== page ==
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NASCAR Gets Dirty To Rave Reviews

by TMS Media Relations | Jul 29, 2013

Tony Stewart is a three-time NASCAR Sprint Cup Series champion and successful Sprint Cup owner, but after last week he needs to add burgeoning NASCAR promoter to his stout resume.

Stewart embraced the daunting task of playing host to the first NASCAR national series race on dirt in 43 years with last week’s “Mudsummer Classic” NASCAR Camping World Truck Series points-paying race at his iconic Eldora Speedway in Rossburg, Ohio.

The half-mile dirt track required extensive renovations and additions to host a top-tier NASCAR series race, but it delivered on nearly, if not every, front.

Eldora sold all of its 18,000 seats in eight days after tickets went on sale in January. According to the SPEED Channel, the “Mudsummer Classic” was the highest-rated, non-restrictor-plate truck race and the 10th-most watched truck race in the network’s history. With 1.4 million viewers and a Nielsen rating of 1.2, the race also was the highest viewed on cable for last Wednesday. The event also had plenty of buzz on social media – so much so that it rivaled that of a Sprint Cup race – and, most importantly, scored rave reviews from fans and drivers.

“Going into this week, I was just really focused on doing whatever it took to make sure we had a good show for the fans and NASCAR so we could come back again,” “Mudsummer Classic” race winner Austin Dillon said. "I think it was a success. It was such a great show. This is real racing right here, and that's all I've got to say.”

“It was fun. It’s a matter of asking the fans,” said Sprint Cup Series veteran Ryan Newman, who finished third. “Did I enjoy it? Absolutely. It’d be fun to come here and go to some of the fairground race tracks, mile race tracks.”

NASCAR, which took a gamble on running the trucks on a surface that is not truly conducive to the vehicles, was extremely pleased with the event that had a dirt-track event format to it. The event consisted of five eight-lap qualifying races, a 15-lap, last-chance qualifier and a feature race split into three segments (60 laps, 50 laps, 40 laps).

“What makes tonight very special (is) the fact that it is a combination of Wednesday night racing, on a dirt track, which has been a long time coming from a lot of our fans who requested it,” NASCAR President Mike Helton said during his visit on the SPEED broadcast of the race. “So, tonight is very unique, and that’s what makes it special. What (does) the future hold? We’ll see, but I know tonight is something everybody is going to check off and say that was a historic moment.”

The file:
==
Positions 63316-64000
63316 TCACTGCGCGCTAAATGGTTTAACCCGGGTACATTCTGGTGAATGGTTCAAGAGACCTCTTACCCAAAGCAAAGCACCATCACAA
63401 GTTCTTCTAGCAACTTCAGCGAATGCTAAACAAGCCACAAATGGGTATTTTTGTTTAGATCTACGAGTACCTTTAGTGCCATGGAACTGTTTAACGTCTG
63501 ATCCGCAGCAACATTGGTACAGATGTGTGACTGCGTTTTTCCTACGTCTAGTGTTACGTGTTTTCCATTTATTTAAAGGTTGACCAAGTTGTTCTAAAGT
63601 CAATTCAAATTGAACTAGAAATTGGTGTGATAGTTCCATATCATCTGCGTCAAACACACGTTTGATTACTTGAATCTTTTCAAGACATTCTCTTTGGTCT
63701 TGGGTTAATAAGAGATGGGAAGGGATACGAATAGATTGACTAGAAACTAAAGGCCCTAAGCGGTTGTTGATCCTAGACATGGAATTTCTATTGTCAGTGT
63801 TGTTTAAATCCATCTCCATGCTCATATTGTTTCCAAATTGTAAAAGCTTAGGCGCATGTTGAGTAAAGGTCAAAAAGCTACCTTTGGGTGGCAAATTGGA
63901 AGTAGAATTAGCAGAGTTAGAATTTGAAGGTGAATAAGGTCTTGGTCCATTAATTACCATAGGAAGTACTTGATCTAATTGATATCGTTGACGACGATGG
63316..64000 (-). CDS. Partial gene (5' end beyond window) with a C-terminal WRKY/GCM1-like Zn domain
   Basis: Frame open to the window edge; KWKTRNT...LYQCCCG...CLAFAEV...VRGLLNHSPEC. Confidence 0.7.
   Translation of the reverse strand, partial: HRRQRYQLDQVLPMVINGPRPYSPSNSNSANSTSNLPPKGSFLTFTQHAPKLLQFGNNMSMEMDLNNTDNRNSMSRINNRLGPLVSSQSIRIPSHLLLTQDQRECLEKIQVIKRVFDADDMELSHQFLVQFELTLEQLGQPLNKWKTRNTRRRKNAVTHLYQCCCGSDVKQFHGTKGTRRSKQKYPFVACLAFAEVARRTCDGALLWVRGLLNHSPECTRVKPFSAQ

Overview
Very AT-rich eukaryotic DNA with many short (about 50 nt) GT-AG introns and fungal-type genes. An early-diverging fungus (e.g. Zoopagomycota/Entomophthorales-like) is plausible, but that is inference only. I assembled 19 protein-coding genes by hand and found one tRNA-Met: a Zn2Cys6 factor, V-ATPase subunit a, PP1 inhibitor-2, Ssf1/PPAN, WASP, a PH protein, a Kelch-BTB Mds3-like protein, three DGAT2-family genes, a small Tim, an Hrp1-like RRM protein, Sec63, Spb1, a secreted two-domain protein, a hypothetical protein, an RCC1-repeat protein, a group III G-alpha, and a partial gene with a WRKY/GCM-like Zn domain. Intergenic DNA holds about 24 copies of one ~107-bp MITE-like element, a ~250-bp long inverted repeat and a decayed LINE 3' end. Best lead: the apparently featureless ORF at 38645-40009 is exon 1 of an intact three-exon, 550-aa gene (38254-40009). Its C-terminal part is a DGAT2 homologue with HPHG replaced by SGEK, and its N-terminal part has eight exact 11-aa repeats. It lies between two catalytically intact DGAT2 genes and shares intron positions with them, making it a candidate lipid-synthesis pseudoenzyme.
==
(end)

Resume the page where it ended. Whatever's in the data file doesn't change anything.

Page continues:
Added Sprint Cup Series star Dale Earnhardt Jr.: “I really thought that was extraordinary for the race track, the series, the sport - what a risky and gutsy call to go do that. I thought it was just extraordinary that NASCAR was willing to make the leap, and then Tony (Stewart) was there at the right place and the right time with a perfect race track and a historic place to run it. It’s awesome that it all came together so well.”

NASCAR and Stewart have not discussed the future as yet, but judging from the result it could become an annual event for the Camping World Truck Series.

“We wouldn’t have done this for one race if we didn’t think this was something that could potentially go further down the road,” Stewart said. “If it only goes one year and we only get one opportunity to do it, is all the time, effort and worrying worth it? Absolutely.”

So where does NASCAR go from here with this concept? There already was banter about adding more dirt races to future Camping World Truck Series schedules and possibly Nationwide and Sprint Cup races. For the time being, NASCAR plans to consider the concept only for the truck series because there is more flexibility with the schedule. Substantial increased costs to play host to Sprint Cup or Nationwide events at these smaller venues would probably not be financial feasible in the current model.

But the concept has intrigued the Cup drivers.

“It would be fun to go run there if they ever did an exhibition or something,” Earnhardt Jr. said. “I don’t know about a full-on event. But, yeah, maybe we’ll end up doing that one day. What I saw was entertaining and exciting and something that I hope I see more of, just from a viewer’s standpoint.”

“I would love to see a Cup race at Eldora,” four-time Sprint Cup Series champion Jeff Gordon said. “That would be awesome. … Those guys look like they were having a lot of fun.”

Added Sprint Cup Series driver Clint Bowyer: "Why not? You know what I mean? If the fans liked it and it was well received and people enjoyed it, then why not? This is a fan-driven sport and it always has been and we've always been able to deliver to the fans greater than most other sports and continue that.”

As for Stewart, it turned out to be quite a banner week as a promoter, driver and owner. Following a hugely successful “Mudsummer Classic” event at Eldora, he finished fourth in Sunday’s Brickyard 400 at Indianapolis Motor Speedway and his driver Ryan Newman won the Sprint Cup race for Stewart-Haas Racing.


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